by HARVEY FINKEL, MD
Tales have long been told of creatures of the wild encountering alcohol, with varying consequences. Perhaps most evocative is the apparently authentic story of the herd of wild elephants that crashed a brewery, consumed its great-tasting, less-filling product, and went on a rampage. African elephants have been repeatedly reported becoming intoxicated by feeding on the fallen, fermenting fruit of the marula tree. Wild chimpanzees have been witnessed in Guinea, West Africa, using leaves to sponge up large quantities of fermented raffia-palm sap (3.1-6.9 percent alcohol by volume) without ill effect. Birds fall out of trees after eating fermented berries and sap. Elk and moose are said to fall afoul of overripe, fermenting apples, thus getting caught in obstacles such as swing sets and hammocks: picture Bullwinkle thus entangled. Free drinkers may come to grief due to impaired avoidance of predators or to getting lost. And recall poor Dumbo’s experience. Naturally fermenting nectars may reach 3.8 percent, fruits 8.1 percent alcohol. Foraging mammals may detect the odors of volatile alcohols much like truffle-hunting dogs, and even prefer alcohol-containing foods and drink.
Some skeptical scientists scoffed, pointing out that large animals would have to binge down many liters of alcohol to accomplish such mayhem. Their disbelief is refuted, however, by a research article published April 29, 2O2O, in Biology Letters by Mareike Janiak, et al., of the University of Calgary. Reasoning that alcohol metabolism (neutralizing breakdown by body chemistry promoted by enzymes) varies among species, these researchers investigated alcohol dehydrogenase, which controls the initial and chief step in attacking ethanol, the main form of alcohol resulting from the fermentation of sugars. Enzyme activity, and thus toleration of alcohol, likely varies on an evolutionary basis, depending on whether diet contains fermenting fruits and nectars. It is present in the mouth, esophagus, and stomach, as well as the liver, and so would be protective against excessive ethanol and other, toxic, alcohols derived from certain leaves.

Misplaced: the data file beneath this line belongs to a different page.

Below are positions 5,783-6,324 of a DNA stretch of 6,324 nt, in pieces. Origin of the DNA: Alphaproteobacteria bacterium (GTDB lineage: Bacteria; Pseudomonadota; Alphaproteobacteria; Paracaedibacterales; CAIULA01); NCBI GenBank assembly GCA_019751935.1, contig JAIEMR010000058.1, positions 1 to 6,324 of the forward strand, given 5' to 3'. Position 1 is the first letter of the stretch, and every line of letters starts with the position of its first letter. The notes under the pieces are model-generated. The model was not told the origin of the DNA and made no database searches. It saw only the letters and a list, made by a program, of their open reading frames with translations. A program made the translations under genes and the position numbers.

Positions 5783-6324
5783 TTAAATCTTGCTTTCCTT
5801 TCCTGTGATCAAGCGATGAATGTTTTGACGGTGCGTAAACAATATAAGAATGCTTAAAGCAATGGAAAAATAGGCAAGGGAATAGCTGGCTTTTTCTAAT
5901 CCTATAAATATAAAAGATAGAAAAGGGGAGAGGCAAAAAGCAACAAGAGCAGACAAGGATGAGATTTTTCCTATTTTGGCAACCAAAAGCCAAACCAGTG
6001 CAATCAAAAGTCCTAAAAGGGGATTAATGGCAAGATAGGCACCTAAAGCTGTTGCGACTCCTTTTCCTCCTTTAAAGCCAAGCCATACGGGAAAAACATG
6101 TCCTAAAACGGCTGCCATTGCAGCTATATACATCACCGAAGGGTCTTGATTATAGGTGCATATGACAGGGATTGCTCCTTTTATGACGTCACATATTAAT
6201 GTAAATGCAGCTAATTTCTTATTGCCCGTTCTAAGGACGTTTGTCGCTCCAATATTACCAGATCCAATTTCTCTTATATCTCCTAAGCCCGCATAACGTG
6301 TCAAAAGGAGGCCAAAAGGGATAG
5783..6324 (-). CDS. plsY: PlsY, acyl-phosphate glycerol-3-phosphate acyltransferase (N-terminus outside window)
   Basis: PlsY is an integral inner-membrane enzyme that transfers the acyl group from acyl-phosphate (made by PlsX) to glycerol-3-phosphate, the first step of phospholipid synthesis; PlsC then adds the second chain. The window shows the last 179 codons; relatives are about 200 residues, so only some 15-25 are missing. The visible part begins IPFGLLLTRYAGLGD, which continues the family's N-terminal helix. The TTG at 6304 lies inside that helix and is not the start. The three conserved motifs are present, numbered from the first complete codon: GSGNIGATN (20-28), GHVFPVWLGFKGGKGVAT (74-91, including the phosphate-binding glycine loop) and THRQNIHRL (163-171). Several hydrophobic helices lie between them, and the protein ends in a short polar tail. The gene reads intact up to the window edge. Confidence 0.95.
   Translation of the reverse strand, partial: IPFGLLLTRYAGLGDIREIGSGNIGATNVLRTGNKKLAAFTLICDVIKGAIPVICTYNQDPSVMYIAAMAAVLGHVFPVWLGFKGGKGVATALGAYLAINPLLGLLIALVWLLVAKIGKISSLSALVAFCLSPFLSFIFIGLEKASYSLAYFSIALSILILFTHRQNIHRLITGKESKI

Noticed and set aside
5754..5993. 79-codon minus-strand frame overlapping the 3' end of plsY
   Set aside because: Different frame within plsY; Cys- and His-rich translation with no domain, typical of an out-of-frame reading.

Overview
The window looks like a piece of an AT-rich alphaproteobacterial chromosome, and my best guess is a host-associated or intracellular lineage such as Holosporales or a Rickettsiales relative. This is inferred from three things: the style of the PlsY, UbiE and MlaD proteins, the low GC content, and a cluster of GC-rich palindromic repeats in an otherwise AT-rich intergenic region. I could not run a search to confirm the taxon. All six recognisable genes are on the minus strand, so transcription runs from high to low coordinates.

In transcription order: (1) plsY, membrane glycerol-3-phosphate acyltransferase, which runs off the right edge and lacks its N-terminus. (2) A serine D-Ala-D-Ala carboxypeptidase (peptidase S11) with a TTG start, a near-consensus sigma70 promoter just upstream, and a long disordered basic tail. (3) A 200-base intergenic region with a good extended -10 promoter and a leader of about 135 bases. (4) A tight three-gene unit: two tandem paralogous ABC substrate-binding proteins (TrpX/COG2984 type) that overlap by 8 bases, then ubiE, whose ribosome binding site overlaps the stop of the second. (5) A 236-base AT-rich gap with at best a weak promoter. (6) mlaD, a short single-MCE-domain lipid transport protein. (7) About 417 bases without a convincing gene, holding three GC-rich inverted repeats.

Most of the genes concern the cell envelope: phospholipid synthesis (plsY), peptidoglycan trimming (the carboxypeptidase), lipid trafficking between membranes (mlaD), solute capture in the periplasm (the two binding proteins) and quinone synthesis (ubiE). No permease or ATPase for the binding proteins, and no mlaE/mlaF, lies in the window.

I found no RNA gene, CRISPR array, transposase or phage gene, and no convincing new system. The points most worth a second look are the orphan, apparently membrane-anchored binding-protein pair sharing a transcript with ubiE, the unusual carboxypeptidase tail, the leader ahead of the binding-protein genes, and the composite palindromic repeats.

Around the time, at least ten million years ago, that anthropoids came down from the trees, a mutation occurred in the alcohol dehydrogenase of several species, including humans and the African great apes. This mutation, termed ADH7, enables a fortyfold increase in the enzyme’s efficiency against alcohol, rendering these groups remarkably resistant to what would be disabling, even fatal, immoderation. But, somewhere along the time line, ten groups of mammals lost ADH7, thereby becoming cheap drunks. They are largely species that subsist on diets without fruits or nectars that might ferment to alcohol, thus are hypothesized under less evolutionary pressure to retain the super enzyme. These include carnivores, armadillos, which are insectivorous, cattle, horses, elephants, rhinoceroses, guinea pigs, degus (a rodent), and beavers. Here lies the explanation for some of the disbelieved observations of animal misbehavior. They cannot hold their liquor like men, or even women (whose alcohol dehydrogenase amounts to only half that of men’s).
But things are still more complicated. Who do you think would win a drinking contest, an elephant or a shrew? Whose bar bill would you rather pay? The male African bush elephant (Loxodonta africana) is the largest land animal, weighing upwards of 15,OOO pounds. The pen-tailed treeshrew (Ptilocercus lowii), a native of southeast Asia, weighs in at just an ounce and a half. While it would take 16O,OOO of them to counterbalance our elephant, the little fellow easily outdrinks Jumbo, and is the designated driver on the way home. Treeshrews have proportionally larger brains than humans. They spend a couple of hours every evening guzzling the equivalent of a dozen glasses of wine, in the form of fermented nectar (3.8 percent ethanol) from the flower buds of the bertam palm, with which they maintain a symbiotic relationship. The palm provides abundant nectar, which natural yeasts ferment; the shrew helps pollinate the palm.
The treeshrews show signs of neither inebriation nor toxic effects, despite lifelong intemperance. They would be more likely to drown in a drink than to get drunk. How shrewd. It is not known whether they are subject to hangover. Their means of dealing with the calorie-rich alcohol remain unknown. Frank Wiens, et al., writing informatively in the Proceedings of the National Academy of Sciences of July 29, 2OO8, believe it was an early evolutionary advantage that may have included several mammalian lineages, including primates, to which treeshrews are distantly related.